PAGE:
State wants to shrink — not shutter — Caro psych hospital

Jonathan Oosting
The Detroit News

Detroit — The Michigan Department of Health and Human Services is recommending the state shrink the Caro Center rather than close the 105-year-old psychiatric hospital or move ahead with a $115 million rebuild.

Modernizing or rebuilding a smaller, 84-bed facility in Caro could save the state between $30 million and $55 million, officials said Tuesday in the wake of a statewide review by an independent consulting firm.

The Caro Center

Michigan Gov. Gretchen Whitmer’s administration halted the larger rebuild project in March, citing staffing and family access concerns driven by the rural location in Michigan’s Thumb region.

Local workers had feared a complete shutdown of the facility, prompting a local campaign for Whitmer to “keep the promise” on a rebuilt project that began under former Gov. Rick Snyder. The state says its revised recommendation would improve services and maintain current staffing levels at the facility.

More: Workers, unions urge Whitmer to 'keep the promise' on psychiatric hospital

The health department is recommending an 84-bed psychiatric facility in Caro, down from 150 beds in the current facility and 200 planned under the full rebuild scenario. The state would re-open units at other state hospitals closer to major population centers and seek to maintain funding for all 794 beds now available statewide.

“These recommendations will sustain and strengthen the Caro community’s historic role in providing psychiatric care,” Michigan Department of Health and Human Services Director Robert Gordon said in a statement.

“They will also improve the quality of mental health services at state hospitals, while expanding community-based care. Finally, the recommendations will achieve their results at significantly lower cost than the Legislature previously anticipated, allowing for additional investment in other urgent health priorities.”

The health department estimates it would cost $40 million to $65 million to renovate the Caro Center or build a new 84-bed facility at the same site, along with another $20 million to add beds by renovating other existing facilities.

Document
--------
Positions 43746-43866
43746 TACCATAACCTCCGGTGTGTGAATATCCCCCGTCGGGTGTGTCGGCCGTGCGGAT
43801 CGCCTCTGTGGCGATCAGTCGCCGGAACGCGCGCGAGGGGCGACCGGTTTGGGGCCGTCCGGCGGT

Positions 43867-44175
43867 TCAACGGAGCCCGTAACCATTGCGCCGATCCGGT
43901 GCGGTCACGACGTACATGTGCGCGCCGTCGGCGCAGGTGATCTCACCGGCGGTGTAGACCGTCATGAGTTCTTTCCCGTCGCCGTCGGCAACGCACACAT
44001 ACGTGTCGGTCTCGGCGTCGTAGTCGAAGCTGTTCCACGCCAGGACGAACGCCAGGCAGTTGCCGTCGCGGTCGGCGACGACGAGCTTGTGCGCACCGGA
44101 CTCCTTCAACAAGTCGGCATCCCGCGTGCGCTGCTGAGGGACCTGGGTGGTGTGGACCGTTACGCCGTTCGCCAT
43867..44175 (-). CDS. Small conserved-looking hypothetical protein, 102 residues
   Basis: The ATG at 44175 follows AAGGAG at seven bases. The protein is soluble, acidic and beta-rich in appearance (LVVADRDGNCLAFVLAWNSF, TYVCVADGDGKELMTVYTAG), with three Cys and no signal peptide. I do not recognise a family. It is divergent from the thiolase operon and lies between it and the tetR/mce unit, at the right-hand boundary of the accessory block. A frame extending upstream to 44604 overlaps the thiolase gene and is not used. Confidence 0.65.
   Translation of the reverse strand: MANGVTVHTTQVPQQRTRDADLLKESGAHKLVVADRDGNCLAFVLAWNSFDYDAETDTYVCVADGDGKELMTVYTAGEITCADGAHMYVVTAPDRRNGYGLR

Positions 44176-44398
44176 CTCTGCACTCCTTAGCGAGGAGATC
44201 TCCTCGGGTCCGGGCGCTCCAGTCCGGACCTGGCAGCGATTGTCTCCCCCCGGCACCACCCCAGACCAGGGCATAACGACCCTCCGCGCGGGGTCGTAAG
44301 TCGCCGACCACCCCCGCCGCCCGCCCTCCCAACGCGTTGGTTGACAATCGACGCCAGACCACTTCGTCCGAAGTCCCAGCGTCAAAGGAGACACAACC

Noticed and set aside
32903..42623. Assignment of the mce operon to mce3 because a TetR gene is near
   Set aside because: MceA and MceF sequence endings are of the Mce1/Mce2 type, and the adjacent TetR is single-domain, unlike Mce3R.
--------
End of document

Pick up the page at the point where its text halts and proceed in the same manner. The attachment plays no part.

The state is also recommending additional resources for “community-based programs” to help serve residents in need of mental health services without placing them in a facility.

State Rep. Phil Green, R-Millington, called the new recommendation a disservice to Caro residents and the patients treated at the center. 

“I would have expected (Whitmer) to make a commitment to the community that has made a commitment to the state for 105 years,” Green said. “By taking a 200-bed facility and putting 84 beds in it, that does nothing to stop the 205-bed wait list that’s out there.”

When the study of the Thumb area psychiatric hospital began in March, approximately 84 patients were being treated at the Caro Center, but the facility has the capacity for 150, Green said. He said he hoped to change the outlook for the Caro facility during the budgeting process.

“The Legislature holds the purse strings and the budget hasn’t been completed yet,” he said.

Tuscola County Controller Clayette Zechmeister said she was “disappointed” the Whitmer administration has backed off the full rebuilt project, which Snyder had helped break ground on in October. 

“But yet we’re excited at the same time,” she said. “We’re not going to lose jobs. That was very important to the community here.”

The psychiatric hospital has roughly 350 workers and is the county’s second-largest employer, behind only the county government.

Zechmeister noted the state health department suggested moving forward with either a “large-scale modernization” or new construction for the 84-bed facility, but it did not recommend which approach to take.

“We still really don’t know where they’re heading, so we’d like to continue to work with Lansing to figure out what’s happening,” she sd.

AFSCME Council 25, which represents Caro Center employees and had encouraged Whitmer to keep the facility open, also had a mixed reaction to the new recommendation.

“While we are thrilled the hospital will remain operational, we remain concerned by the proposed decrease in beds at the facility,” President Lawrence A. Roehrig said in a statement.

But he thanked Whitmer for including AFSCME in the process. 

“When you elect kind-hearted and compassionate leaders, you don’t always get everything you want, but you know they are looking out for working people," Roehrig said.

Staff Reporter Beth LeBlanc contributed